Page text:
Do you check your breasts regularly for cancer? You should. According to the Johns Hopkins Medical Center, “Forty percent of diagnosed breast cancers are detected by women who feel a lump.” That’s why establishing a regular breast self-exam schedule is so important. Even if you get a mammogram, you only get it once a year. Even if you get an annual physical, again, that’s only once a year. I’m not trying to be hysterical or alarmist, but breast cancer can show up at any time. Why not start now, during Breast Cancer Awareness/Action Month, and commit to checking your breasts once a month, every month?
There are several different types of breast cancer. The Cancer Treatment Centers of America explains them clearly here. There are also many possible causes of breast cancer:
* Heredity plays a role in about 15% of women who get breast cancer. In other words, if your mother, sister, or aunt had breast cancer, you’re slightly more at risk for getting it, too.
* Long-term heavy smoking is linked to a higher risk of breast cancer. You may believe that smoking only causes lung cancer. But it’s affects breast cancer as well.
* Toxic chemicals and endocrine disruptors in the environment are increasingly being linked to breast cancer and a variety of other health problems. Endocrine disruptors are synthetic chemical compounds that mimic female hormones. They’re found in some plastics, feed that’s given to cows, and certain cosmetics and personal care products. Pesticides and PCBs (polychlorinated biphenyls) could pose a breast cancer risk, too, says the American Cancer Society. (Here’s how you can avoid endocrine disruptors day-to-day.)
* Simply being a woman is the main risk factor for developing breast cancer. Men can contract this disease as well, but it is 100 times more common among women than men, since women have more of the hormones that promote breast cancer cell growth.
Early detection starts with you. That’s why self-exams are so important. Pick a regular day each month so it becomes a habit to give yourself a breast check-up. Here are three ways to give yourself a breast self-exam that both BreastCancer.org and the National Breast Cancer Foundation recommend:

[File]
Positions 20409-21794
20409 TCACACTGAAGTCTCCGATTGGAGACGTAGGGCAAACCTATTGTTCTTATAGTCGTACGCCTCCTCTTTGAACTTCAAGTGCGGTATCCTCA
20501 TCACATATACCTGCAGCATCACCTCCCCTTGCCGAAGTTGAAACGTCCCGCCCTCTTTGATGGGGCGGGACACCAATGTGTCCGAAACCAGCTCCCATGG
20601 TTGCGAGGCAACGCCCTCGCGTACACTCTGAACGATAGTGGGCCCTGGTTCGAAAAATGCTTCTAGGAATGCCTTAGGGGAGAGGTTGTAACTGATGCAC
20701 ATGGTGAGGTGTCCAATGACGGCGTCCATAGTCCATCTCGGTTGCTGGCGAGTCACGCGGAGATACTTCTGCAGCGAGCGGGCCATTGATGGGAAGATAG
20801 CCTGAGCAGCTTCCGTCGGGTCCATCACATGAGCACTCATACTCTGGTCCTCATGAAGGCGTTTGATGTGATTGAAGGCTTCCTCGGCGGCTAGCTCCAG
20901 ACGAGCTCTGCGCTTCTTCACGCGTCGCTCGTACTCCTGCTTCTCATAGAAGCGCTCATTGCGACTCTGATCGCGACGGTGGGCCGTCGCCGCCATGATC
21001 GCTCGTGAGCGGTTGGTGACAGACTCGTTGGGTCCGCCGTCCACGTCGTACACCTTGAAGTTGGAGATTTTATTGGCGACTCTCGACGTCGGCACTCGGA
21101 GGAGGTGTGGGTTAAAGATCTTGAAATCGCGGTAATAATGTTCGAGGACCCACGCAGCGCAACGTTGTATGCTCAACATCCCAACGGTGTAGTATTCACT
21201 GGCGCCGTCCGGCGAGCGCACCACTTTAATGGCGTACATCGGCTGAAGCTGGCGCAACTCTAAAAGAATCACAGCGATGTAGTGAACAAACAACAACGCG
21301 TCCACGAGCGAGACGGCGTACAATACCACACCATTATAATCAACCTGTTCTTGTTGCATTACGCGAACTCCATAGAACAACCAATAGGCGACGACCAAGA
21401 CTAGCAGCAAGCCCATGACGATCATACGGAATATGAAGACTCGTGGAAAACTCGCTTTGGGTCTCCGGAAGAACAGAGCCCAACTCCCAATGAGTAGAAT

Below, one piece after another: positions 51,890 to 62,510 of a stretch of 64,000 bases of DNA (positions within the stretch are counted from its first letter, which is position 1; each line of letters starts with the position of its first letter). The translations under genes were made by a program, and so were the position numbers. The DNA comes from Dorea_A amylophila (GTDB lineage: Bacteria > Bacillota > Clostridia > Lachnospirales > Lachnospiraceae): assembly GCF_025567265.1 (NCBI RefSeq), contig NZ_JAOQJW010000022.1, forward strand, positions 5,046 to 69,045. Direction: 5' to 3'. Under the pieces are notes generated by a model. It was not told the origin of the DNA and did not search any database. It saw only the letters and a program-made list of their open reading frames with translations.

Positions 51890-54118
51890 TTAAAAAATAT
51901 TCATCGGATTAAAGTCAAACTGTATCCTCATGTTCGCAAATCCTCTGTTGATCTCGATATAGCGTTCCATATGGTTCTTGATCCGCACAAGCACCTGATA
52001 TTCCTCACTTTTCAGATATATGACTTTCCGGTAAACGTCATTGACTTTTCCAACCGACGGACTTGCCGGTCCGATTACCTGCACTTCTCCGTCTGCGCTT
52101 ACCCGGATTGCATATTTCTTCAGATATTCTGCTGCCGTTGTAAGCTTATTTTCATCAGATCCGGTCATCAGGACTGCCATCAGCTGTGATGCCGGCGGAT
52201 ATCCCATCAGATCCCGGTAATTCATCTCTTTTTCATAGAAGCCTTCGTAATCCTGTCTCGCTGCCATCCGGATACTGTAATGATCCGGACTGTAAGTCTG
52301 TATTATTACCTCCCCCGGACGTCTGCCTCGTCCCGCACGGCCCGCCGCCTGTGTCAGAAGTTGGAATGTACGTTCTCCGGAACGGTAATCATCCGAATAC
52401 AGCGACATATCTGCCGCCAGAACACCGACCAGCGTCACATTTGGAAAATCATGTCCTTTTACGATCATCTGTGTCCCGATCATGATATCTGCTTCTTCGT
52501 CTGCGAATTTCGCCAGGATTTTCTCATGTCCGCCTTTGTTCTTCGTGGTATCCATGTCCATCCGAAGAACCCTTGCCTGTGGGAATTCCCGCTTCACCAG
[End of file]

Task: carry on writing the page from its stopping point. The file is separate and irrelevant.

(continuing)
* Using your left hand, move the pads of your fingers around your right breast gently in small circular motions, covering the entire breast area and armpit. Use light, medium, and firm pressure.
* Squeeze the nipple; check for discharge and lumps. Repeat these steps for your left breast.
Remember: If you notice anything at all that strikes you as unusual, set up an appointment with your health care provider. She will probably ask you to come in for a clinical exam, and possibly a mammogram. If you do have breast cancer, you will have found it sooner rather than later.
In Front of a Mirror:
* Visually inspect your breasts with your arms at your sides.
* Next, raise your arms high overhead. Look for any changes in the contour, any swelling or dimpling of the skin, or changes in the nipples.
* Now, rest your palms on your hips and press firmly to flex your chest muscles. Don’t be concerned that your left and right breasts don’t exactly match; few women’s breasts do. Look for any dimpling, puckering, or changes on each breast individually.
Again, if you feel or see anything that seems unusual, make an appointment with your healthcare provider.
In the Shower:
* As the picture above shows, using the pads of your fingers, move around your entire breast in a circular pattern. Move from the outside to the center.
* Check the entire breast and armpit area. Feel for any lump, thickening, or hardened knot.
* Check both breasts around the same time each month so you become familiar with your breast tissue and will be able to recognize anything out of the ordinary.
If you notice any changes, make an appointment to see your healthcare provider immediately.
I spend a lot of time here at Big Green Purse trying to raise awareness about ways to prevent cancer by reducing our exposure to toxic chemicals and pollution. But that’s only half the battle when it comes to breast cancer.
Stay well. Check your breasts!